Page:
Travel and tourism empower the Quad Cities regional destination. This is a salient point because travel’s ability to rebound after periods of economic hardship – and inject much-needed revenue into the Quad Cities along with Iowa's and Illinois’ economies – is why the theme of this year’s National Travel and Tourism Week (#NTTW) is the Power of Travel.
May 2-8 is NTTW, which galvanizes the U.S. travel industry. This is the 38th year of the weeklong reminder of how valuable tourism is to our economy and the numerous sectors it positively impacts. Community building and community culture is shaped largely by the direct results of what tourism brings to the table and conversation. Tourism and non-resident revenue is the fuel the Quad Cities regional economy needs. Always has been and always will be.
Nationally, travel generated $2.6 trillion in economic output, supported 17 million American jobs, and delivered a $51 billion trade surplus in the U.S. pre-pandemic. In 2019, per the U.S. Travel Association and Tourism Economics, our region generated $954 million in visitor expenditures in Rock Island and Scott counties, which was record output for our destination. Illinois and Iowa combined to produce $55 billion in domestic and international visitor expenditures and supported 415,173 jobs.We need to push hard to get back to these levels because this means jobs, revenue and identity for the Quad Cities. Mark my words, we will recover, but it will take a few years, continued collaboration, sweat and resources.
In 2020, the U.S. travel industry lost half a trillion dollars in travel-related spending – 10 times the economic impact of 9/11. Those 2019 record numbers saw massive declines in 2020. A 49% reduction in domestic/international spending hit Illinois and a 34% decline in Iowa in the same indicator. And the tax receipts that are generated by the travel industry saw sharp reductions in Illinois with a 41% loss and a 28% decline in Iowa. These non-resident revenues are what is re-invested in your community to make it more livable. There is absolutely no debate that these are the very best kind of dollars a local economy can receive.
More staggering, total travel-supported jobs accounted for 65% of all U.S. jobs lost in 2020. We have significantly experienced this in the Quad-Cities, which has been heart-wrenching to see firsthand. And now that the market is opening and consumer confidence is starting to grow again, our partners in the industry cannot find people to come back to staff jobs that are available. This is a serious issue for employers because of the domino effect it has on our competitive product and destination experience. There are many variables at play here and the market will eventually course correct, but we need to address this challenge with urgency and solutions.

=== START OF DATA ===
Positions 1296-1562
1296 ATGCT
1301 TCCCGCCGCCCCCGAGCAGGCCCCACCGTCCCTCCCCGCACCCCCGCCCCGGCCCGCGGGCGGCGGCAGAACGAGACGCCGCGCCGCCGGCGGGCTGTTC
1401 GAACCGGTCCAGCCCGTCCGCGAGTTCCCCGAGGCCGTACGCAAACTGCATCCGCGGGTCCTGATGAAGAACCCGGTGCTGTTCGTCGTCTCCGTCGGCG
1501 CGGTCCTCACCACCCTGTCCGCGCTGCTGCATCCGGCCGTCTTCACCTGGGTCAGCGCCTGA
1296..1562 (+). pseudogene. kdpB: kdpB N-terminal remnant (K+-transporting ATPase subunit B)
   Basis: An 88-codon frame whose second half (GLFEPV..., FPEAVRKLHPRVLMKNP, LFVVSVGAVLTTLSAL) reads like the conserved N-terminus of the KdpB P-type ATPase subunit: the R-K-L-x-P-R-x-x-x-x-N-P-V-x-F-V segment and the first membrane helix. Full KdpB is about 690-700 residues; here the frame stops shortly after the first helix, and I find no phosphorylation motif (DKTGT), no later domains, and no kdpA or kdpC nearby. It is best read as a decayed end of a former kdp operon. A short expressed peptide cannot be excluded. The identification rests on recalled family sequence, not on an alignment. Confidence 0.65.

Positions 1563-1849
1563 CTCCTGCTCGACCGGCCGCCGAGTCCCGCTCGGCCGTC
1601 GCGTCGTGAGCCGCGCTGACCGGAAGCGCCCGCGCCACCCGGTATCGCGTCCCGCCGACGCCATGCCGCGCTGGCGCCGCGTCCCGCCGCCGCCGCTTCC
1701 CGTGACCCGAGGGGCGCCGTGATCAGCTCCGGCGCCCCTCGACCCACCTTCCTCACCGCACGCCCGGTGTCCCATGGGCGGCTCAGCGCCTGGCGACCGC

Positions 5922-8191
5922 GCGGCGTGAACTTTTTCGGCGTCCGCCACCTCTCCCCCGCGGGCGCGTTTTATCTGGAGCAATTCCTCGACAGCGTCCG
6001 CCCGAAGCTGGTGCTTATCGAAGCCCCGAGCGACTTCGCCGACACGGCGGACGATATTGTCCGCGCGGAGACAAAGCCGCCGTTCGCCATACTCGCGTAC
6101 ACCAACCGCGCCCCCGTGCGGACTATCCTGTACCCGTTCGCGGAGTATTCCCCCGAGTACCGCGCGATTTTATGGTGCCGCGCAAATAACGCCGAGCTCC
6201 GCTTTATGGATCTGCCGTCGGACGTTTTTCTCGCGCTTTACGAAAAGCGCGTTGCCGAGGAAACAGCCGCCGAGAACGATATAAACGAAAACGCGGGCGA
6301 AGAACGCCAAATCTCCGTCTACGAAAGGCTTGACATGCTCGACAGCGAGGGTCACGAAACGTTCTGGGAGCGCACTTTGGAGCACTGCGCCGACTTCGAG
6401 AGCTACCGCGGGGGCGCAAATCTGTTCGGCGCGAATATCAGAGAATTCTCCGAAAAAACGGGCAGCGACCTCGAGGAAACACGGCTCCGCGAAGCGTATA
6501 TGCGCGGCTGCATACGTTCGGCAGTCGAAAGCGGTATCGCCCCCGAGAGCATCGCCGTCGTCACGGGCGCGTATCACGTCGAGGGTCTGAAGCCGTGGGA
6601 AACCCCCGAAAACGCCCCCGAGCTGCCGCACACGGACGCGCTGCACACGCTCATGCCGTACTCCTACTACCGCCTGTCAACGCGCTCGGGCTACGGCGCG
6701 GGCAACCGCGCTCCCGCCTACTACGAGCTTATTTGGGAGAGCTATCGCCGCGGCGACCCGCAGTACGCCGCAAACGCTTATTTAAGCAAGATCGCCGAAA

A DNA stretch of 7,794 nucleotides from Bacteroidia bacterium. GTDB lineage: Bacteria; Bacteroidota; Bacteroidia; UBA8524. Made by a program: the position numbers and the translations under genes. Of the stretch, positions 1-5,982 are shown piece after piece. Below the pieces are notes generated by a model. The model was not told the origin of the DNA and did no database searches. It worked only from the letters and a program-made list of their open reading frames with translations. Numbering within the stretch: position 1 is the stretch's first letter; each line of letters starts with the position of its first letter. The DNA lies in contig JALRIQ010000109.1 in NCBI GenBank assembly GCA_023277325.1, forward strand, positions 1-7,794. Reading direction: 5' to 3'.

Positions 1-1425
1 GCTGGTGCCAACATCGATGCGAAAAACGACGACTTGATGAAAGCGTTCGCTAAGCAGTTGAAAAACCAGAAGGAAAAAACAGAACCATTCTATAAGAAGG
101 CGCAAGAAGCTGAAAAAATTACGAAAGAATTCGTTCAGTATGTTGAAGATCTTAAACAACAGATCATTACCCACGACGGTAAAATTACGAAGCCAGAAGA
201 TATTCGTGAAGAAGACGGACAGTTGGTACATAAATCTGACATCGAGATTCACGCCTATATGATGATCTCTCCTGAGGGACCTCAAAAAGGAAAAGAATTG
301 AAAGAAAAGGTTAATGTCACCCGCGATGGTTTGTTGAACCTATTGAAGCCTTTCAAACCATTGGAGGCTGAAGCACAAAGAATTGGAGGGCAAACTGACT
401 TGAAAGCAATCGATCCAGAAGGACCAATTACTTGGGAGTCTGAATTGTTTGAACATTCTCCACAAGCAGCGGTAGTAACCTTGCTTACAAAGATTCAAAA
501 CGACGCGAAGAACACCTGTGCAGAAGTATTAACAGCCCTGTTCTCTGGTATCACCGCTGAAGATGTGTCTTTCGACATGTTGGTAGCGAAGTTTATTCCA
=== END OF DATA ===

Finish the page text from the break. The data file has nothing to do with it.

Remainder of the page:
Policymakers, business leaders, and Quad Citizens uniting to rebuild our visitor economy will lead to positive outcomes we all want to achieve — quality of place, quality of life, brand awareness, talent attraction/retention, destination programming, and inclusiveness. As residents, we value these important standards but must prioritize them now with resources if we want to be poised for the future.
Hope is not a strategy, and the right measures need to be put into place to get people moving again in a healthy and safe way. We need to invest in tourism promotion, programming and development because it will restore a workforce and lead to broader economic recovery. This is just not leisure travel driven, but companies strongly considering lifting moratoriums on in-bound and out-bound travel, robustly bringing back professional meetings, events, conventions, and thinking creatively how we promote, market, and share the incredible Quad-City story is the only approach.
As vaccinations increase and as confidence in travel grows, let us all remember that 93% of all Quad Citizens believe that tourism is good for the Q-C and 83% of residents are likely to encourage family and friends to visit the region. So, let’s do it. Encourage your most important relationships to join us and we will welcome them with open arms. We need all hands on deck and continued teamwork to make the difference. Certainly, there are some challenges, but I firmly believe that we have an incredible destination to sell, and Visit Quad Cities has high expectations for how the regional destination recovers.
If our public and private sectors come together at the federal, state and local levels, we can continue to create a Quad Cities that people want to visit, and live, work and invest in — and most importantly, experience. Now is the time to act and do what we can to thrive again. Help us spread three powerful words — Visit Quad Cities.
Dave Herrell is president and CEO of Visit Quad Cities.